64-bit Vulcan is a step in the right direction but is there something more that could be done to create better mine modeling software?

I also worry that, with no actual release date, Maptek means to delay the release of the version because it is not truly complete.  Only time will tell.

Kinross Compensation for Senior Leadership

The Kinross Management Information Circular is an outline for the company's annual meeting.  At this meeting, shareholders vote on key items for the future of the company.  Foremost among these items is the compensation packages for the named executive officers and board of directors.

As with most publicly traded companies there is an attempt to align the compensation of senior leadership with the objectives of the company so that as the company succeeds the senior leadership also succeeds.  The reverse should also be true.  As the company fails the compensation of the senior leadership should also suffer.  This doesn't feel like it really happens.

Over the course of 2011, the Kinross stock price fell from $18.72to $11.40, or 39%.  Senior leadership, and CEO Tye Burt, didn't take a comparable decline in compensation.  Named executive officers made less in 2011 than they did in 2010, but Mr. Burt still received $7.7 million in total compensation.  I wish I had a job where my value to the market could drop 39% and still come away with compensation on the order of $7.7 million.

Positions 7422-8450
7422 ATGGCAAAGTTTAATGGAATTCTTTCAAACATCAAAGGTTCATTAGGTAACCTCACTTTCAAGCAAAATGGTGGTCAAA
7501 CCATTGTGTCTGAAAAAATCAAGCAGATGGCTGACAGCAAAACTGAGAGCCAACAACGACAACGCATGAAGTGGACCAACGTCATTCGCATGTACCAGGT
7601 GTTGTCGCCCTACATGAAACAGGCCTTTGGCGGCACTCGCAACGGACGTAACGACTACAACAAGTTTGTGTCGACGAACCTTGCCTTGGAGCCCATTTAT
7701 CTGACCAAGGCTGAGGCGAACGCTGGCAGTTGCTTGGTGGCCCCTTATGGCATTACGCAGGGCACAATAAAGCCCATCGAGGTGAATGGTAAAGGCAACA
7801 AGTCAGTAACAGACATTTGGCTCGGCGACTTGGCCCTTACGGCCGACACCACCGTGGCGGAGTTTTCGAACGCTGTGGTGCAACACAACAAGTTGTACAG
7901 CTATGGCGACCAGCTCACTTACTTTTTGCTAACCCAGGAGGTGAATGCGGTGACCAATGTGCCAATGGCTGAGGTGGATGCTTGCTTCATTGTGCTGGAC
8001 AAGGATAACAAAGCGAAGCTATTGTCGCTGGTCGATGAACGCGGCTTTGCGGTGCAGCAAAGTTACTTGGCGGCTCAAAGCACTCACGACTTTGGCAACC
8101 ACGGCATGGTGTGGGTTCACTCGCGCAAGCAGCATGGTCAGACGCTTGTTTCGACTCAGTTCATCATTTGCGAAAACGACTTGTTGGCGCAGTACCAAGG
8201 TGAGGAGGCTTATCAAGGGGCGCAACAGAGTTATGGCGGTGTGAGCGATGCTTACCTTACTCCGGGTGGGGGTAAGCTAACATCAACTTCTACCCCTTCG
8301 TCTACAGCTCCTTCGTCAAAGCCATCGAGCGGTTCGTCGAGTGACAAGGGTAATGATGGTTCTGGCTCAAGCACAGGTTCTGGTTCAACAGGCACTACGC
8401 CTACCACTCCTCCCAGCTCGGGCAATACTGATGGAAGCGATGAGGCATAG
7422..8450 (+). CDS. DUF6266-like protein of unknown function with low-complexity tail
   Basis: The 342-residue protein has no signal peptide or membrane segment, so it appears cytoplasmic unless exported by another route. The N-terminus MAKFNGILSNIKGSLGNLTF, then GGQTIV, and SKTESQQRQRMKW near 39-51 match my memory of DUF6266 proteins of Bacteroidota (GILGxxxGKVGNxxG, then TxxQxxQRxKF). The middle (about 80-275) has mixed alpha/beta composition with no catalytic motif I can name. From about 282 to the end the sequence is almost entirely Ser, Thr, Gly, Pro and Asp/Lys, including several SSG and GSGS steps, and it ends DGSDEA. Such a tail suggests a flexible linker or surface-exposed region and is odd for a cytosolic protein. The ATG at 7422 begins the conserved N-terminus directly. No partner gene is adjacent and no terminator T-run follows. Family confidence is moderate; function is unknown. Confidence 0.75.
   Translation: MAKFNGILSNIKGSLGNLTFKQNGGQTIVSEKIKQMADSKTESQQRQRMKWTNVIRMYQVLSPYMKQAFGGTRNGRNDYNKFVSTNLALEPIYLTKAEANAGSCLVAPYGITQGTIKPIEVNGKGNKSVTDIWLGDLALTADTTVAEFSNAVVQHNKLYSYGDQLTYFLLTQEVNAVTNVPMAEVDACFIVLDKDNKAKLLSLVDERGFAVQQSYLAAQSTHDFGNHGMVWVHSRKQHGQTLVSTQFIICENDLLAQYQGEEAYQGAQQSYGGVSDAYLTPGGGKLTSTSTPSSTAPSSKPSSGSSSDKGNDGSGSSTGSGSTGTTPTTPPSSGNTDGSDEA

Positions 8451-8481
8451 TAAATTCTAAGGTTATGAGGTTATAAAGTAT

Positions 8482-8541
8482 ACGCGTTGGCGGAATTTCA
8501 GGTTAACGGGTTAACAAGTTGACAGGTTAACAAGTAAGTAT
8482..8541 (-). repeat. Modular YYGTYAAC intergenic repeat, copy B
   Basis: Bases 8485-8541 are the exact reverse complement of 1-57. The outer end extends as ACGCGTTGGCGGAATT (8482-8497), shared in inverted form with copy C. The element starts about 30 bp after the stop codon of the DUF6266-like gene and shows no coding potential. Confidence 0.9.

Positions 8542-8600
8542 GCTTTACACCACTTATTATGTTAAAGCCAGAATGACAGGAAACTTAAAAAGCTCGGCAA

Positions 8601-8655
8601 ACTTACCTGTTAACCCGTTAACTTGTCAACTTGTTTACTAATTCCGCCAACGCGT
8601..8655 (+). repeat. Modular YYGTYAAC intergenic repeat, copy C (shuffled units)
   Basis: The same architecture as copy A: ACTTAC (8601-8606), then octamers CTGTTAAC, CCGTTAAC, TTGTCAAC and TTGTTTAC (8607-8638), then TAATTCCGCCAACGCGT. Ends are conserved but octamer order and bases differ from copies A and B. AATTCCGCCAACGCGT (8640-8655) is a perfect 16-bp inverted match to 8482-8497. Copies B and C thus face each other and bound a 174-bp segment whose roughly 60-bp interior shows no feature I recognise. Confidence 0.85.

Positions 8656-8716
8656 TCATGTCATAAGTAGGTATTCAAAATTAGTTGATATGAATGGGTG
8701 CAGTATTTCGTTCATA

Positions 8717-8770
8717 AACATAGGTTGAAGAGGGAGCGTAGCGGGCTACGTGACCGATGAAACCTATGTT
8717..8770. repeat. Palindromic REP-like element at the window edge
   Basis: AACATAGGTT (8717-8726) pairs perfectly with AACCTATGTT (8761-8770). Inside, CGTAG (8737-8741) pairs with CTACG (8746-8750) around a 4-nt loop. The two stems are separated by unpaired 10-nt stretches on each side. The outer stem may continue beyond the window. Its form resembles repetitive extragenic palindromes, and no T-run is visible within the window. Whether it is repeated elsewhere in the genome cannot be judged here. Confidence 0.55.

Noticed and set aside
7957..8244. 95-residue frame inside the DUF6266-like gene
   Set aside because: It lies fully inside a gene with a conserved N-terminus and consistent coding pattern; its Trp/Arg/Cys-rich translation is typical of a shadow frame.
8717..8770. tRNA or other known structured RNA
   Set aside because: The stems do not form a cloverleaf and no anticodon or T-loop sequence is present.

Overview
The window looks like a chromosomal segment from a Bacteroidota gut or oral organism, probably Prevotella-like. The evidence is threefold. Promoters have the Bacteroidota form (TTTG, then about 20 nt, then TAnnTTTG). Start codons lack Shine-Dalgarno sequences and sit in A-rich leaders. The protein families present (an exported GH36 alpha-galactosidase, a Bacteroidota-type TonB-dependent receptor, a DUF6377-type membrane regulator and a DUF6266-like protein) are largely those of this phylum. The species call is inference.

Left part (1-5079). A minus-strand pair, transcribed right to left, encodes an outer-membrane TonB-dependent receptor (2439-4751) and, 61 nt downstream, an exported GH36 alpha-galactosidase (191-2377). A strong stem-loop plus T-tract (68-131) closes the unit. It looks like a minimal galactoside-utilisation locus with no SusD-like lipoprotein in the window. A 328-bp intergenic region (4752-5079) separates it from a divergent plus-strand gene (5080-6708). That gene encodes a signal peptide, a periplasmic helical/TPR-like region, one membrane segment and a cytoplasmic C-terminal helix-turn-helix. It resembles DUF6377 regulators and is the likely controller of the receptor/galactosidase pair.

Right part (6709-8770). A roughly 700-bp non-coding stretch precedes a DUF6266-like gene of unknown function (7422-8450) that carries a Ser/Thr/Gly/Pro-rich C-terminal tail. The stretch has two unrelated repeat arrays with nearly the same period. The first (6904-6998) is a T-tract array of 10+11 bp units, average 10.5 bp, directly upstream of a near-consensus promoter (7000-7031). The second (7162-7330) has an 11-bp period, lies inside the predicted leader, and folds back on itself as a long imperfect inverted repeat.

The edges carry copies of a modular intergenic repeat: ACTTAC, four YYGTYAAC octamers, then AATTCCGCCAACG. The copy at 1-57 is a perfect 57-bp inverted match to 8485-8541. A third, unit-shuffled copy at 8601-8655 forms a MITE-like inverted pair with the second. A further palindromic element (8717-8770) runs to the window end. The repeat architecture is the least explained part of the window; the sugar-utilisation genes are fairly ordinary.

Total compensation for Kinross named executive officers and board of directors:

Tye W. Burt - President and CEO: $7,682,639
Thomas M. Boehlert - VP and CFO: $4,744,229
Paul H. Barry - VP and CFO: $4,007,344
Brant E. Hinze - VP and COO: $5,065,722
J. Paul Rollinson - VP Corporate Development: $3,577,709
Geoffrey P. Gold - VP and Chief Legal Officer: $2,895,486

John A. Brough: $276,000
John K. Carrington: $215,000
R Clark: $60,333
John M.H. Huxley: $231,500
Kenneth C. Irving: $102,000
Jehn A. Keyes: $240,000
L. Lundin: $55,333
Catherine McLeod-Seltzer: $223,000
George F. Michals: $238,000
John E. Oliver: $420,000
Terrence C.W. Reid: $226,000

For further information on the compensation packages for other mining executives see:
Newmont Mining Corporation - Executive and Director Compensation 2011
Rio Tinto Executive and Director Compensation 2011
Cameco - Management Proxy Circular
Gold Fields Annual Report 2011